Nuci de Motta
Walnuts are the main tree crop of Motta Camastra, with the main area of cultivation found between the two adjacent valleys but also in the lowlands near Gole dell’Alcantara, in northeastern Sicily. Walnut trees are cultivated at an elevation of 700-800 metres above sea level. Thanks to the favorable microclimate, the farmers of Motta have always found ideal conditions for production over the years, which confirms this as a traditional product with respect to the numerous national and international walnut producers.
Harvest is done manually, by means of beating the trees, between September and October. The nuts are washed with water to remove dirt and tannin marks from the shell. No additives or chemicals are used in cleaning and processing the nuts. The fertilizers used by the farmers are organic and vegetal, and parasites are combatted with natural methods. Weeding is done mechanically.
Motta Camastra walnuts are consumed dried or ground, and can be converted into an oil that is used both as food and in making oil paints. To make walnut wine, the very young fruits, buds, and leaves are macerated in alcohol. Green (unripe) walnuts can be used to make nocino. Walnuts to be sold as nuts need to be left to dry on a well-ventilated surface, where they are turned every 2 days until they are completely dry (normally after at least 10 days). They are then placed in sacks and stored in a dry, dark place.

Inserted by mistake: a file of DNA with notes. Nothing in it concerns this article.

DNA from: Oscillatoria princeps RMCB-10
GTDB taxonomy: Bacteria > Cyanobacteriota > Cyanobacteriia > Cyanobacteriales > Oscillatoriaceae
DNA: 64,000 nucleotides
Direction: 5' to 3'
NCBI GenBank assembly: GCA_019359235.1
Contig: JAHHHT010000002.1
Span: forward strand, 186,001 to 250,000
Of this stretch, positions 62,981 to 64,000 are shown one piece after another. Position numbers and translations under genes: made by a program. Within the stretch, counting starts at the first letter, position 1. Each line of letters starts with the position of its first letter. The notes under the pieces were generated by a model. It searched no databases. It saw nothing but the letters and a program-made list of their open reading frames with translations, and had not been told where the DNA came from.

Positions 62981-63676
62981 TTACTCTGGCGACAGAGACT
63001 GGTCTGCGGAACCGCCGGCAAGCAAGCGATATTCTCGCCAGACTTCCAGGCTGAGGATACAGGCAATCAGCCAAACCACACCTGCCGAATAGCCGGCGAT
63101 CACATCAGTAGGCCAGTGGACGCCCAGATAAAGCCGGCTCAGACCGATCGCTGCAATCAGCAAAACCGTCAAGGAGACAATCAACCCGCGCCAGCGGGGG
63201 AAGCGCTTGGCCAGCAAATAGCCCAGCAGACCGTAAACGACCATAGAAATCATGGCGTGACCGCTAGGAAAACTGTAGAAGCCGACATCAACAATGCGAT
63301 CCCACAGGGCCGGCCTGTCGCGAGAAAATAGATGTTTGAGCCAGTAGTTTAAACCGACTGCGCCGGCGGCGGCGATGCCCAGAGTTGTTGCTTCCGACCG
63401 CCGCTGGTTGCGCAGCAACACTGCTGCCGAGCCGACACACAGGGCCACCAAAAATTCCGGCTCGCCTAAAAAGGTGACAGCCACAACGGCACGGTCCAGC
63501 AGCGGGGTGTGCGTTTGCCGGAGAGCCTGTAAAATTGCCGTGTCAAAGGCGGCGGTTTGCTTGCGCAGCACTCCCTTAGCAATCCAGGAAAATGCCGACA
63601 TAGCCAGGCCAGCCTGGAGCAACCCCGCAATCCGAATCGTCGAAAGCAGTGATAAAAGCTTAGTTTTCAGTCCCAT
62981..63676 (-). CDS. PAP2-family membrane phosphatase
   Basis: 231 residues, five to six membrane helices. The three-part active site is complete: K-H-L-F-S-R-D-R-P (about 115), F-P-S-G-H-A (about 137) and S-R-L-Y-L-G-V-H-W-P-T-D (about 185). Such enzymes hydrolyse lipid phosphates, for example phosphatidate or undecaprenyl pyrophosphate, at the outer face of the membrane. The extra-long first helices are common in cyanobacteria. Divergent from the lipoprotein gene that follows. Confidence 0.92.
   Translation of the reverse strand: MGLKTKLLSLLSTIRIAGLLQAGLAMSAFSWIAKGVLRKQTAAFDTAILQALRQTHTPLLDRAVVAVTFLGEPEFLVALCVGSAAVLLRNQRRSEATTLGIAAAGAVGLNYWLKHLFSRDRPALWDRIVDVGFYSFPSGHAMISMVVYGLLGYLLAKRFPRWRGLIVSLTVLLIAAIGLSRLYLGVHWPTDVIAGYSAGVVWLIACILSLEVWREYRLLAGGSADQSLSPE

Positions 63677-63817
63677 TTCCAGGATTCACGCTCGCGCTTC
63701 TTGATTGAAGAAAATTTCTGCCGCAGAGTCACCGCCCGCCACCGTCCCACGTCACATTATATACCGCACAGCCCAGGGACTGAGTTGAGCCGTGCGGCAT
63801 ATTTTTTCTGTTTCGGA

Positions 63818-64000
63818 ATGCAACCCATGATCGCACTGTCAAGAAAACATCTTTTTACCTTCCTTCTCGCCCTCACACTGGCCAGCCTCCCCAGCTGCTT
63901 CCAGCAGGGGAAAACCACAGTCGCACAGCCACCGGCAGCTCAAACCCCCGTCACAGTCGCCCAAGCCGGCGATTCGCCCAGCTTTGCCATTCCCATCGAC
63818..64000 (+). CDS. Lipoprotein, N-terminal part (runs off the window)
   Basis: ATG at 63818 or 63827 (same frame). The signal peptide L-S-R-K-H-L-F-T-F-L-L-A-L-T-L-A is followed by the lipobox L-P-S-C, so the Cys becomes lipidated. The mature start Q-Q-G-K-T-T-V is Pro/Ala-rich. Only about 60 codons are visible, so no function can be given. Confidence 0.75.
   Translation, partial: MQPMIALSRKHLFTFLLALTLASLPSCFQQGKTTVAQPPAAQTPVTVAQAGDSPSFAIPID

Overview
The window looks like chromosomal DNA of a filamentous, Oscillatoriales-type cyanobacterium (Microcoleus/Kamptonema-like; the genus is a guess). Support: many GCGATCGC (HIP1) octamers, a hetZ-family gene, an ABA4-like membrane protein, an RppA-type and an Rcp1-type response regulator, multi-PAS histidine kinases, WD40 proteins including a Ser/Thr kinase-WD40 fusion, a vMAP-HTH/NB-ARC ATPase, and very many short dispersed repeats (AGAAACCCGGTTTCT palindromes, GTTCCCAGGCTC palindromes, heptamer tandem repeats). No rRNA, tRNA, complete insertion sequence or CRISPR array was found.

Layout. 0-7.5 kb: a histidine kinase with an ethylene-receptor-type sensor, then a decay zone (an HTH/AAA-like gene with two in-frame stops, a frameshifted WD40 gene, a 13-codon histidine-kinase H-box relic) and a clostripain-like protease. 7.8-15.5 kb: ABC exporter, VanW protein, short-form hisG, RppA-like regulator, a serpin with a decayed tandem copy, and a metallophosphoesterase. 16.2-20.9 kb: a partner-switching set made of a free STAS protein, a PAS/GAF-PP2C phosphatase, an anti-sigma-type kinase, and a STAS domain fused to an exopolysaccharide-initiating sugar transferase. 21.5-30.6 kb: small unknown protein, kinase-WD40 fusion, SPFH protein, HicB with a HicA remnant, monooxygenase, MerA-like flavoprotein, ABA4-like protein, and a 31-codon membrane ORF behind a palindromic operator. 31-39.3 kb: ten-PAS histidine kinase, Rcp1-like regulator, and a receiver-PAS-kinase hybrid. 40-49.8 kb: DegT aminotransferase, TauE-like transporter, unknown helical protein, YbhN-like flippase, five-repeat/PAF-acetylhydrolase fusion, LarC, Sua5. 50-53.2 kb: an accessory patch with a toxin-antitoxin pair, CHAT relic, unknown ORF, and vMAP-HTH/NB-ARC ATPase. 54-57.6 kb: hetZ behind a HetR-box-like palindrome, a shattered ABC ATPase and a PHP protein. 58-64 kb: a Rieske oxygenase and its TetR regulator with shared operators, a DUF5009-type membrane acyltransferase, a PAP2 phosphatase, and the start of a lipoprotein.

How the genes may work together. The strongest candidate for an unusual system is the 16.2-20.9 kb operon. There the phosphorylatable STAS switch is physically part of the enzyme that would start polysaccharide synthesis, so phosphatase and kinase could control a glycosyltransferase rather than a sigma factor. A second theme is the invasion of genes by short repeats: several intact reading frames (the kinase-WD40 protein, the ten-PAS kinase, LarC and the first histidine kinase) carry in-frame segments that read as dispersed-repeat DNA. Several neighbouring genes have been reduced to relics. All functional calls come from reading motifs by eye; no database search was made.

The three walnut cultivars that characterize production in Motta Camastra are the Pacenzia, Panuzzara, and Currò. The Pacenzia walnut takes its name from the first person who planted this variety in the area of Motta Camastra. Its fruits are of medium size. The Panuzzara takes its name from its large size: Reaching a diamter of 6 centimetres, the nut resembled a “little loaf of bread.” The Currò variety, also named after the first person who planted it in the Motta area, produces medium-large nuts.